PS 27-61 -   Effects of added nutrients, plant biomass, plant species richness, and plant quality on Orthoptera abundance and distribution across a small grassland area

Tuesday, August 4, 2009
Exhibit Hall NE & SE, Albuquerque Convention Center
Sarah M. Bailey1, Caitlin M. Spilinek2, Allison L. Mettler2 and Heather R. Buss2, (1)School of Biological Sciences, University of Nebraska, Lincoln, NE, (2)School of Biological Sciences, University of Nebraska Lincoln, Lincoln, NE

Grassland plant community composition and structure can vary widely along environmental gradients over a relatively small area. Typically these plant community differences can have a direct effect on insect herbivore abundance and species diversity. Previous studies have shown that vegetation structure can have a large influence on habitat selection by grasshoppers (Orthoptera); however it is not clear which vegetation characteristics are most important in determining grasshopper abundance.  Thus we explored how grasshoppers responded to variations in plant biomass, plant tissue quality, and plant species richness on a mixed-grass prairie site at the University of Nebraska’s Cedar Point Biological Station over the summer of 2008. A three factorial experiment with nutrient additions of nitrogen, phosphorus, and potassium with 6 replicates of each treatment in 5m x 5m plots was set up. We hypothesized that increased soil nutrient levels, which leads to higher plant productivity and increased plant quality, may lead to increases in grasshopper abundance. In addition, plant species diversity, may also lead to increased grasshopper abundance. Grasshopper counts were conducted weekly in each plot during June and July.  We measured aboveground plant biomass, conducted cover estimates, and analyzed soil and biomass samples for percent nitrogen and percent carbon.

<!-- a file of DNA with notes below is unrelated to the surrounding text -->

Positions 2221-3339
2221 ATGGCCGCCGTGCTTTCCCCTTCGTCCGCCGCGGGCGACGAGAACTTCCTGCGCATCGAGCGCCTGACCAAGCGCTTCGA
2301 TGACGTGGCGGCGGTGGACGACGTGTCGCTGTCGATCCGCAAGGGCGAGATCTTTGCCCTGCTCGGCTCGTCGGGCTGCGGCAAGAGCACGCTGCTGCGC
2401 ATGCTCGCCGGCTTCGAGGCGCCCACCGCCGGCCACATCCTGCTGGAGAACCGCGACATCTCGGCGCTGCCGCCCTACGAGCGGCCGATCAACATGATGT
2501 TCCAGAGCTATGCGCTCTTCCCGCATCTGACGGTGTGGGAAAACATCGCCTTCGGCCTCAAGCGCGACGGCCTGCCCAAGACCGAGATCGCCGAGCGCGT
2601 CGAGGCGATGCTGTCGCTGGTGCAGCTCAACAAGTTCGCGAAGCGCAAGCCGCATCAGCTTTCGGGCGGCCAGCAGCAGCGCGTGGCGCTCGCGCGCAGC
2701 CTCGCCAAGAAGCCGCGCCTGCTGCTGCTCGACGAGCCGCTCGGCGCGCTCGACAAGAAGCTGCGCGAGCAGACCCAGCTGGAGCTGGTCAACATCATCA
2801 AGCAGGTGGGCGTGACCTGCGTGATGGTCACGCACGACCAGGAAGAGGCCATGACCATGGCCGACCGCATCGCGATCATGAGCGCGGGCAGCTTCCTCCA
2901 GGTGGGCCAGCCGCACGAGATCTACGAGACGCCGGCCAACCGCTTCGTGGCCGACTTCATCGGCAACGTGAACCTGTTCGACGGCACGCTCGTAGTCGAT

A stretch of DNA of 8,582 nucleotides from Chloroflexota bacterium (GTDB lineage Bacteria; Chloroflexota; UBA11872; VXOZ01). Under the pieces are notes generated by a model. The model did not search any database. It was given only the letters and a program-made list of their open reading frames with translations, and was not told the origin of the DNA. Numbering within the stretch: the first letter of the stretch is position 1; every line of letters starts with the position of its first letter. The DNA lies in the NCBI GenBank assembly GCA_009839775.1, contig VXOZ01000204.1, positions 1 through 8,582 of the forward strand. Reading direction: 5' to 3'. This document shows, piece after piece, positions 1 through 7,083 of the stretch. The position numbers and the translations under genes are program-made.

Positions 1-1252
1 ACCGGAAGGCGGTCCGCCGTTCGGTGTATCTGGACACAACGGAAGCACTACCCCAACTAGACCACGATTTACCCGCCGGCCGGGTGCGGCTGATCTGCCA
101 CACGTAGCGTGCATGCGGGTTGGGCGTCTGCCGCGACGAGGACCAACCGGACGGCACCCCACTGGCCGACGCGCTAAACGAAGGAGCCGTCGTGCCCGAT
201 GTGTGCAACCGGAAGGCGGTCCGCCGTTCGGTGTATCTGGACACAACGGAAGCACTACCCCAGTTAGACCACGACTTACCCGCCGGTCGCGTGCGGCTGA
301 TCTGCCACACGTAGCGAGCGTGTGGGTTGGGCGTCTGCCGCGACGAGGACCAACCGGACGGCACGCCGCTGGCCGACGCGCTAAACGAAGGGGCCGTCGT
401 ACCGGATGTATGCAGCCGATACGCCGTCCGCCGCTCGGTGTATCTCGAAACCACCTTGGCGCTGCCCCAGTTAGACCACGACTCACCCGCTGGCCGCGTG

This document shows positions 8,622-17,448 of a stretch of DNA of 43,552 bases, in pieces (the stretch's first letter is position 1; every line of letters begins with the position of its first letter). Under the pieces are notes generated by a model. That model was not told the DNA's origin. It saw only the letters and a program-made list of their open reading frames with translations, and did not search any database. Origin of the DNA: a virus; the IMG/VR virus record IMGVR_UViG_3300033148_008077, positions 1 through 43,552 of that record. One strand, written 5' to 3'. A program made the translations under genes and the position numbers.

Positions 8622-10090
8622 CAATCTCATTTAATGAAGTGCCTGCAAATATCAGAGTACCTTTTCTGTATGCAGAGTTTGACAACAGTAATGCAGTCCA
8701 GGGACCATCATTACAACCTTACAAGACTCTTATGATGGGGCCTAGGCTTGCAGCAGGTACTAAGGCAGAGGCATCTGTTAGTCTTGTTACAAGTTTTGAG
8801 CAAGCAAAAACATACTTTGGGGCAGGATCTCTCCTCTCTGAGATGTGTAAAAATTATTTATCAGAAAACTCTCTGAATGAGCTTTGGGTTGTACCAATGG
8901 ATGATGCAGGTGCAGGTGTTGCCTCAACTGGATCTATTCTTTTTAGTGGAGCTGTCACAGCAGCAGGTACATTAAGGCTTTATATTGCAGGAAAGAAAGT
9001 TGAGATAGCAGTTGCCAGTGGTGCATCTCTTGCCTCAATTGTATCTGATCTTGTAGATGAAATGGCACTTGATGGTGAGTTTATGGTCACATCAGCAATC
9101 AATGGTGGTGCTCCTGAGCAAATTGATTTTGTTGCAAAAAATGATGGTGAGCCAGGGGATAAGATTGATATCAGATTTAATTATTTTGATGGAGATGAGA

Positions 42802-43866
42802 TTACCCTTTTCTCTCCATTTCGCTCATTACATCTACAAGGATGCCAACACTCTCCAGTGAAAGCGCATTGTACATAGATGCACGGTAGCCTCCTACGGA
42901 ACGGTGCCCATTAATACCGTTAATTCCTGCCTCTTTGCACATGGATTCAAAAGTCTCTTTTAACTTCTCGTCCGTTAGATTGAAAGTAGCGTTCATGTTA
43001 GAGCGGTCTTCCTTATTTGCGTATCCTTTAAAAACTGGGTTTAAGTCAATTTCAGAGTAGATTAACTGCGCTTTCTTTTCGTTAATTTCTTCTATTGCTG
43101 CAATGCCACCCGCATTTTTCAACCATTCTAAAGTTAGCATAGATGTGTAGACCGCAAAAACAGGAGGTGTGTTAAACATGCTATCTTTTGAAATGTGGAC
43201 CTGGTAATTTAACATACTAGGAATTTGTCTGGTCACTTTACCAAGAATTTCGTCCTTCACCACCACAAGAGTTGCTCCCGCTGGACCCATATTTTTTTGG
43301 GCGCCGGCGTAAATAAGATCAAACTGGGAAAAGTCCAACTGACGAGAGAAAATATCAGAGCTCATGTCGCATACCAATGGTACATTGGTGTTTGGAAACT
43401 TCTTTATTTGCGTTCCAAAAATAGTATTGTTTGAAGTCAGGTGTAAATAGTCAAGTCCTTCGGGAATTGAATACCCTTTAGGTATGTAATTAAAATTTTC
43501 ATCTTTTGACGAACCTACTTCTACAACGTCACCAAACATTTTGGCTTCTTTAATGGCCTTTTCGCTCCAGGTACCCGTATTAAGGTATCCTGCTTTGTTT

Nitrogen addition within the first year did not have a significant impact on plant biomass or plant species richness, but nitrogen did increase graminoid tissue quality. Existing variations in plant biomass and the number of plant species present were shown to be of particular importance to grasshopper abundance and distribution. Graminoid biomass was found to be highly significant in explaining grasshopper abundance among certain plots (R²=0.333, P<0.001). Overall, plant species diversity was also found to be significant in explaining grasshopper abundance (R²=0.395, P<0.020).  However, graminoid tissue quality was not significantly related to grasshopper abundance (P>0.18).  These findings provide evidence that grasshoppers specifically seek out areas of higher graminoid biomass and likely mix their diets with a few forbs and other plants. The tissue quality of the plants in this case is not important to grasshopper habitat selection. We also found that throughout the season, grasshoppers respond to different aspects of the vegetation. Early in the season (early June) it was found that grasshoppers are randomly distributed, mid-season they select areas of higher plant diversity, and late-season (late July) they select areas with higher graminoid biomass.  Thus, grasshoppers tend to prefer different vegetation aspects during different life stages.

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